Could hearing loss be impacting your paycheck?
With more than 48 million Americans reporting some type of hearing loss, chances are good you’ll eventually join the group. And while you may be reluctant to get your hearing tested, untreated hearing loss may be affecting more than your ability to hear – it may also be affecting your pocketbook.
Symptoms of hearing loss
Unless you’ve recently been exposed to loud noise, hearing loss is probably one of those physical problems that will sneak up on you gradually. Hearing loss ranks as the third most common physical condition, right behind heart disease and arthritis, and is closely related to age. While 18 percent of adults between the ages of 45-64 years of age have hearing loss, the percentage increases to 30 percent in adults between the ages of 65-74 and 47 percent for those over the age of 75.
According to the Hearing Health Foundation, you should schedule a hearing test with a hearing healthcare professional if you can answer “yes” to three or more of the following questions:
Hearing loss that occurs as the result of the aging process is called presbycusis. If you’ve been exposed to excessive loud noise – from working in construction, the music industry or as a soldier in our armed forces – you may experience noise-induced hearing loss (NIHL). Both presbycusis and NIHL are types of sensorineural hearing loss, meaning the sensitive hair cells in the inner ear are permanently damaged. These hair cells translate the sound our ears collect into electrical impulses for our brain to interpret. While they cannot be regenerated, sensorineural hearing can be improved with amplification provided by hearing aids.
Hearing loss affects more than your ears
Interestingly, most people wait an average of eight years from the time they have a hearing test to the time they decide to treat their hearing loss. That’s unfortunate, because besides the diminished ability to hear family, friends and co-workers, untreated hearing loss has also been linked to a variety of other health problems. Studies have shown a direct relationship between a healthy cardiovascular system and hearing health. In fact, ear health is so sensitive to blood flow, some researchers call the ear a “window to the heart” in predicting cardiovascular disease.
Scientists are also studying the relationship between hearing loss and diabetes. Studies indicate diabetics are twice as likely to develop hearing loss than those without the disease.
Untreated hearing loss can also lead to dementia, depression, anxiety and paranoia as well as social isolation. In 2011, John Hopkins researchers discovered seniors with untreated hearing loss were “significantly more likely to develop dementia than those who retain their hearing.” A major study by the National Council on the Aging (NCOA) in 1999 found that adults over the age of 50 with untreated hearing loss were more likely to experience depression, anxiety and paranoia than those who wore hearing aids.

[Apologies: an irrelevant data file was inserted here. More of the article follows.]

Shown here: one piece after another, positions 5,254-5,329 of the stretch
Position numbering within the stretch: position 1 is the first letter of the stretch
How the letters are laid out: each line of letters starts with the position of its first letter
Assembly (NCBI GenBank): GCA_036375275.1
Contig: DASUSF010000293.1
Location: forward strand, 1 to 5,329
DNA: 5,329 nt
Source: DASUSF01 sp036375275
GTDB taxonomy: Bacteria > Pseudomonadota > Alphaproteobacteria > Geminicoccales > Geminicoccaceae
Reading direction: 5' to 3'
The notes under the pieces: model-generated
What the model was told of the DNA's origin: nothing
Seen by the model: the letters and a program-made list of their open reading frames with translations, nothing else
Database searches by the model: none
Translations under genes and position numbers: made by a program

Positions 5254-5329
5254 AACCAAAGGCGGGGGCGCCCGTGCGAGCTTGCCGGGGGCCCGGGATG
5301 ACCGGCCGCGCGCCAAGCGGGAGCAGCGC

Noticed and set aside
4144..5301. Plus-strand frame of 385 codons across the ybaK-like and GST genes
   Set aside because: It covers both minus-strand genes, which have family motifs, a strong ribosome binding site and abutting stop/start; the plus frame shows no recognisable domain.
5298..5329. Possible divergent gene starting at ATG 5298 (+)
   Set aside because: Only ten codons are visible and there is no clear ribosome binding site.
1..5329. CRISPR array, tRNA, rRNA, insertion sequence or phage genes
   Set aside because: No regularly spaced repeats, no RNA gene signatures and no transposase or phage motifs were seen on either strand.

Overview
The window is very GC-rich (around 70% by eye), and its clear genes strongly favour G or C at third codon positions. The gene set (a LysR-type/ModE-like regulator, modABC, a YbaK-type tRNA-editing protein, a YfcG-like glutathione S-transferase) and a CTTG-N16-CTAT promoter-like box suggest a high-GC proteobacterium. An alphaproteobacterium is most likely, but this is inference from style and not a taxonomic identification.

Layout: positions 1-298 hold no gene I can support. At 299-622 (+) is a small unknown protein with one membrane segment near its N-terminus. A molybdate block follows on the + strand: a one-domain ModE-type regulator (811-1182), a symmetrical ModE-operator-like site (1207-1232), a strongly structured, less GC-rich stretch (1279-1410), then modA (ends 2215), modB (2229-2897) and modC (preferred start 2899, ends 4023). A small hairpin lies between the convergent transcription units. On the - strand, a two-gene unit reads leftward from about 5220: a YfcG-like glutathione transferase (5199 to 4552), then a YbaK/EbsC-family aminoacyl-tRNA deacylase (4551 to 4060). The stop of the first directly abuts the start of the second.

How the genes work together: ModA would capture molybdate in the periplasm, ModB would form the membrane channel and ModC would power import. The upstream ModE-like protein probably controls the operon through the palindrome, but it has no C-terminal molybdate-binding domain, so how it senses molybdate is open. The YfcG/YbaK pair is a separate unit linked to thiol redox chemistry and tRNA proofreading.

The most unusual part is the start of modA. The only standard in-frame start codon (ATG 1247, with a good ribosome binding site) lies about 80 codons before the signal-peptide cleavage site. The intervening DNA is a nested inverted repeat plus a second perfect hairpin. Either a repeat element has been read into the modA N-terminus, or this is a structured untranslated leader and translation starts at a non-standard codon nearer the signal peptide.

How hearing loss impacts job performance
Believe it or not, 60 percent of Americans who say they have some degree of hearing loss are in the workforce or educational setting. If their hearing loss interferes with communication, it most likely affects job performance, too.
Struggling to hear well can lead to fatigue and frustration. Hearing loss can also impact your safety, especially if you’re unable to hear warning signals or sirens. Can you hear the telephone ring? Do you have trouble following the conversation during employee meetings? If so, you may miss important information that can lead to poor performance reviews and, ultimately, fewer raises.
How hearing loss impacts income
So what does that mean to your pocketbook? A national study by Better Hearing Institute found people with untreated hearing loss may lose as much as $30,000 annually, depending on their degree of hearing loss. The study also determined that the combined loss in annual income due to underemployment of hearing-impaired employees is estimated at $176 billion – and that translates to $26 billion in unrealized federal tax dollars.
When should you get a hearing test
Ok – so ask yourself. When is the last time you can remember having a hearing test? If you’re like most folks, it was back in elementary school. The medical professionals at John Hopkins recommend having your hearing tested at least once before the age of 60. This will give your hearing healthcare professional a baseline by which to compare future tests and monitor your hearing health.
Fortunately, if your hearing loss is sensorineural in nature, chances are good it can be enhanced with hearing aids. Today’s hearing aids aren’t anything like those your grandparents wore. Digital hearing technology has significantly improved their ability to process speech and control background noise. Connectivity has improved in the last three years. Depending on the nature of your hearing loss, you may be able to wear a virtually invisible hearing aid that can connect wirelessly to all of your personal electronic devices.
If the cost of purchasing hearing aids is holding you back, check with your employer. You may qualify for help from your state vocational rehabilitation office or be able to use your flexible spending account and be reimbursed. If you’re a veteran, check with your local VA. Otherwise, many local nonprofits, such as Seratoma, provide refurbished hearing aids to those who qualify. Some local hearing centers offer similar services.
Today, there really isn’t any reason not to hear well. Considering the impact untreated hearing loss has on your overall health and potential earning income, it’s in your best interest to schedule an appointment with a hearing health professional at your next possible convenience.